The Lazy Mover's Guide To Packing Knives

When the bubble wrap has run out, you find alternatives.

People say the most stressful times of your life are experiencing the death of a loved one, planning a wedding, or packing for a move. I can happily say the latter is what I'm experiencing at the moment, and figuring out how to pack up my sharp kitchen knives without injuring myself has been an exercise in ingenuity.

Normally, I'm the "tackle the hard stuff first" kind of person, getting the worst stuff out of the way to make life easier. But I'm not joking when I say that I took one look at my kitchen and simply decided, nope. Packing up any room in your home can be complicated, but the kitchen presents a dual challenge: Not only are there many fragile objects to protect from damage, but many dangerous objects that must be packed away safely so no one gets stabbed.

I told myself I would Google "how to pack up a kitchen," but instead I decided to wing it. (Maybe don't do this.) Since I had already used most of my packing materials on other items, I figured out a few different ways to safely pack my knives without the use of bubble wrap.

How to pack knives in containers

This is a simple and straightforward method for safely packing smaller knives away. I literally placed some knives blade-down into a glass jar and then sealed the jar with its metal clasped lid. I then safely wrapped the glass jar with a scrunched paper bag to cushion and protect it from other items in the box. Don't leave any space in the jar for the knives to rattle around. Add something like paper towels to stabilize them if need be, but if you have enough knives in there they should stay put on their own.


The only issue you might have with this packing method is if you are extremely attentive to your knife quality. There's a possibility that the blades will knock against each other and/or drag along the inside of the glass jar, and that might not sit well with you. That's completely fine. For those of you who care about blade integrity, there are other options.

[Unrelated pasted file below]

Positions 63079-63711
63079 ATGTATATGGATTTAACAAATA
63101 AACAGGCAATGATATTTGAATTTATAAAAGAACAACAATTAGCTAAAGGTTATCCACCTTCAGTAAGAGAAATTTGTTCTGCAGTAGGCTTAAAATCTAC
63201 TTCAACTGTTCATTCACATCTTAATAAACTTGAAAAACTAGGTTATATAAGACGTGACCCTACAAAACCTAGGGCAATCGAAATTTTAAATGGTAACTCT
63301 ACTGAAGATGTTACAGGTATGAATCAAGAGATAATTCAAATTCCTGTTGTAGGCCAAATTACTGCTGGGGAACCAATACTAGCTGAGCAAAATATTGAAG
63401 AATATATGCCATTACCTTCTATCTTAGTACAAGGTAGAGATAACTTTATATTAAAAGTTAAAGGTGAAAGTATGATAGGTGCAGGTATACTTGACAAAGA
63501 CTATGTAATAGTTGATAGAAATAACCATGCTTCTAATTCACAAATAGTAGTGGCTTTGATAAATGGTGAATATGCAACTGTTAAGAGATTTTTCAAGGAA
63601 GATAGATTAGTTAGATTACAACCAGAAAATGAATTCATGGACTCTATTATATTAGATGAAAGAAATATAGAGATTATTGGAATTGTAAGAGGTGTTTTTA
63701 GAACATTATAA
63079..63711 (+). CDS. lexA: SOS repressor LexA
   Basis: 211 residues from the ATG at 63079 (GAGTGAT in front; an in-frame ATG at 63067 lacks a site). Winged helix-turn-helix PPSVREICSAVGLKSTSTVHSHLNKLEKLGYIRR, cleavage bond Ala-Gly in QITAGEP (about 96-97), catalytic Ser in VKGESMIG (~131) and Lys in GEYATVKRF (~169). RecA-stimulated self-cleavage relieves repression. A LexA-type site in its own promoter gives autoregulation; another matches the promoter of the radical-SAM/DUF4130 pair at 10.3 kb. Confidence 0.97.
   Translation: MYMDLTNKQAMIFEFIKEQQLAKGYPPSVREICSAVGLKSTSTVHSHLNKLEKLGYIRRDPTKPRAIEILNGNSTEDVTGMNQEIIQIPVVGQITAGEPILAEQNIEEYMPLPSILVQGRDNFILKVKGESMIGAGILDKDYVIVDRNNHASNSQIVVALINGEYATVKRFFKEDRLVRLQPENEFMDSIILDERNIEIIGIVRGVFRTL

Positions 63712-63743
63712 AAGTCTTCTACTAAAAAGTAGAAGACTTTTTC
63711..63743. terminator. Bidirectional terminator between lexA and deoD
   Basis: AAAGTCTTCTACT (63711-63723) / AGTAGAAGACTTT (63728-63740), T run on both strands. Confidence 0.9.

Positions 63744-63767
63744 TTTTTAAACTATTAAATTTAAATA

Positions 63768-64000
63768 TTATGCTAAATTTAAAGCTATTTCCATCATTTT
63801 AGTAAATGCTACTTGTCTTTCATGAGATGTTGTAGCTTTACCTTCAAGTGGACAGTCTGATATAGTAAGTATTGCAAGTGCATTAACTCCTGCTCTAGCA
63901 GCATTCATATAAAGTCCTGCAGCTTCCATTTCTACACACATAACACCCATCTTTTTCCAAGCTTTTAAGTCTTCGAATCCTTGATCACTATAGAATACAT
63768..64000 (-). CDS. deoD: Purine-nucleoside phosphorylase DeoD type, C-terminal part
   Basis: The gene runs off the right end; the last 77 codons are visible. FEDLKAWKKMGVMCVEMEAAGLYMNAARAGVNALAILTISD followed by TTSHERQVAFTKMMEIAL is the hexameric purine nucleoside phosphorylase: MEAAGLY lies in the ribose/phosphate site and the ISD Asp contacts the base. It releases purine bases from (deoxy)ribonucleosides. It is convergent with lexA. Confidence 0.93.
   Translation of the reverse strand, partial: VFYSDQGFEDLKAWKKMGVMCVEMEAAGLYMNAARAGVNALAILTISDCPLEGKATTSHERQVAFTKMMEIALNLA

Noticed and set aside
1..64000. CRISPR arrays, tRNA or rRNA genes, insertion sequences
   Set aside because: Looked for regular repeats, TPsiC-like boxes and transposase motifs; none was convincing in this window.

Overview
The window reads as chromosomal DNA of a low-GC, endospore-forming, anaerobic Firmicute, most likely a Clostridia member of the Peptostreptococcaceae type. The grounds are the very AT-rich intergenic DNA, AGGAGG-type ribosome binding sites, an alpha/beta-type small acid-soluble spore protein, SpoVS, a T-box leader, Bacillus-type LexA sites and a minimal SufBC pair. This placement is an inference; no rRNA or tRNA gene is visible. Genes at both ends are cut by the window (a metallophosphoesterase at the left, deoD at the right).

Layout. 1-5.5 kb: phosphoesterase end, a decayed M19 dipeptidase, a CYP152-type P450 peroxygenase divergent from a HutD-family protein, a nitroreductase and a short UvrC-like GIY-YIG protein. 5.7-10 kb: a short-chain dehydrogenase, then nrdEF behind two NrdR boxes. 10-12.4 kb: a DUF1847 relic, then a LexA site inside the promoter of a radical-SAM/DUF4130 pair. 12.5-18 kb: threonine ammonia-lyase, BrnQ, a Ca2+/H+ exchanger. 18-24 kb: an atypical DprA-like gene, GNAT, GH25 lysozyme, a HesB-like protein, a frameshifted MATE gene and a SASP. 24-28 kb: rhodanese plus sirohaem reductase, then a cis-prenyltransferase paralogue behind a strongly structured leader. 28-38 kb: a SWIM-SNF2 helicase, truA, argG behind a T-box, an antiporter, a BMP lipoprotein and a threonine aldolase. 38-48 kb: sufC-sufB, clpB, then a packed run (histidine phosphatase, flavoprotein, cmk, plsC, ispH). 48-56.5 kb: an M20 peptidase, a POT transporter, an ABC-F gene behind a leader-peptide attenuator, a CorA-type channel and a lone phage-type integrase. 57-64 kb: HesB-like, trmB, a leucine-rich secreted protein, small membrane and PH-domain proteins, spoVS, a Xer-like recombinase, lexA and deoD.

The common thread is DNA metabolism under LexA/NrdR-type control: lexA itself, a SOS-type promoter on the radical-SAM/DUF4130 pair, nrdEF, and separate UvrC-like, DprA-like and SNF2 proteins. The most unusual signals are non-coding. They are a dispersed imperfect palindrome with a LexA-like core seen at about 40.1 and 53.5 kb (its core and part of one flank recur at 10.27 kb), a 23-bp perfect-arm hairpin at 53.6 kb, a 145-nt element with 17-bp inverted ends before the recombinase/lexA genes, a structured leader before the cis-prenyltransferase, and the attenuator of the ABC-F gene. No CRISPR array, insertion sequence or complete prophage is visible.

How to pack knives using plastic bags

Packing for a move is a prime time to let your reduce-reuse-recycle habits shine. Hence, instead of buying single-use foam knife protectors, another important kitchen resource comes into play: the plastic bag I have filled with other plastic bags.


You all have this bag of bags, right? Well, moving is the perfect time to actually put them to use like you always dreamed you would. What I did, per the suggestion of my mom (shoutout to you, Carmen), is take a plastic bag and wrap it around the blade of the knife. You'll want to create a wrapping with bunched and/or twisted layers, providing a stronger, thickened barrier around the blade. Do this for each individual knife, then use another plastic bag or two to wrap all the protected blades at once.

Finally, secure everything with a dish towel and a big rubber band, if you have those on hand. If not, pack the plastic-wrapped knives in the bottom of the box, blade-side down, so that you can't be punctured by them as you unpack. (Label the knife box very clearly so you know to open with care at your new place.)


How to pack knives using cardboard

If you have any extra packing boxes, or ones that aren't the right size for your move, you can cut them down into panels and use them to create a "sheath" for your larger chef's knives.

Fold a length of cardboard in half around your knife blade—only the blade, not the handle—so that the blade is snugly nestled in the folded crease. Cut the cardboard if you have to so that there's not a lot of overhang (otherwise the knife will go sliding around inside it). Tape off the open side of the sheath, and use a bit of tape to secure the sheath to the handle of the knife, too. Place them in a tightly packed box so they don't have anywhere to go.


Please wish me luck in my continued packing endeavors. I might have conquered the kitchen knives, but I have not yet conquered packing the Fruit Ninja Blender.